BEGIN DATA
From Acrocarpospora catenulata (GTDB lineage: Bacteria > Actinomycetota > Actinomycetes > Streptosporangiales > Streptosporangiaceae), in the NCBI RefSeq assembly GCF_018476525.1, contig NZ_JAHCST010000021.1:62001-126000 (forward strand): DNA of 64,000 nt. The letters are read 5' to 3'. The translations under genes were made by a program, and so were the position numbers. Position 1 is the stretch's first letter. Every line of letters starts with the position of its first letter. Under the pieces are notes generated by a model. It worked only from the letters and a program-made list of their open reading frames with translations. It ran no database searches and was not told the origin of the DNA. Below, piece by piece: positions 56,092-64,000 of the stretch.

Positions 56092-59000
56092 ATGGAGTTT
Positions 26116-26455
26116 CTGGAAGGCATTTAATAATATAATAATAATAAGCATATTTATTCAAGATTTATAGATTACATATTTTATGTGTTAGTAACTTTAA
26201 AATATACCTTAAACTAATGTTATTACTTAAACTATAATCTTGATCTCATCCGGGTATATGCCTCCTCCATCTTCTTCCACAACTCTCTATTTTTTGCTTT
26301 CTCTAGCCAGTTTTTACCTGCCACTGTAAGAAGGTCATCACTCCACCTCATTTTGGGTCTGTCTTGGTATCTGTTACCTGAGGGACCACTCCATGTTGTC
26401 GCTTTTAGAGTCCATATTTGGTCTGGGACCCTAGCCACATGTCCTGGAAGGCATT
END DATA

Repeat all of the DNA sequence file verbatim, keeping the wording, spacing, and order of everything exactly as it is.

From Acrocarpospora catenulata (GTDB lineage: Bacteria > Actinomycetota > Actinomycetes > Streptosporangiales > Streptosporangiaceae), in the NCBI RefSeq assembly GCF_018476525.1, contig NZ_JAHCST010000021.1:62001-126000 (forward strand): DNA of 64,000 nt. The letters are read 5' to 3'. The translations under genes were made by a program, and so were the position numbers. Position 1 is the stretch's first letter. Every line of letters starts with the position of its first letter. Under the pieces are notes generated by a model. It worked only from the letters and a program-made list of their open reading frames with translations. It ran no database searches and was not told the origin of the DNA. Below, piece by piece: positions 56,092-64,000 of the stretch.

Positions 56092-59000
56092 ATGGAGTTT
Positions 26116-26455
26116 CTGGAAGGCATTTAATAATATAATAATAATAAGCATATTTATTCAAGATTTATAGATTACATATTTTATGTGTTAGTAACTTTAA
26201 AATATACCTTAAACTAATGTTATTACTTAAACTATAATCTTGATCTCATCCGGGTATATGCCTCCTCCATCTTCTTCCACAACTCTCTATTTTTTGCTTT
26301 CTCTAGCCAGTTTTTACCTGCCACTGTAAGAAGGTCATCACTCCACCTCATTTTGGGTCTGTCTTGGTATCTGTTACCTGAGGGACCACTCCATGTTGTC
26401 GCTTTTAGAGTCCATATTTGGTCTGGGACCCTAGCCACATGTCCTGGAAGGCATT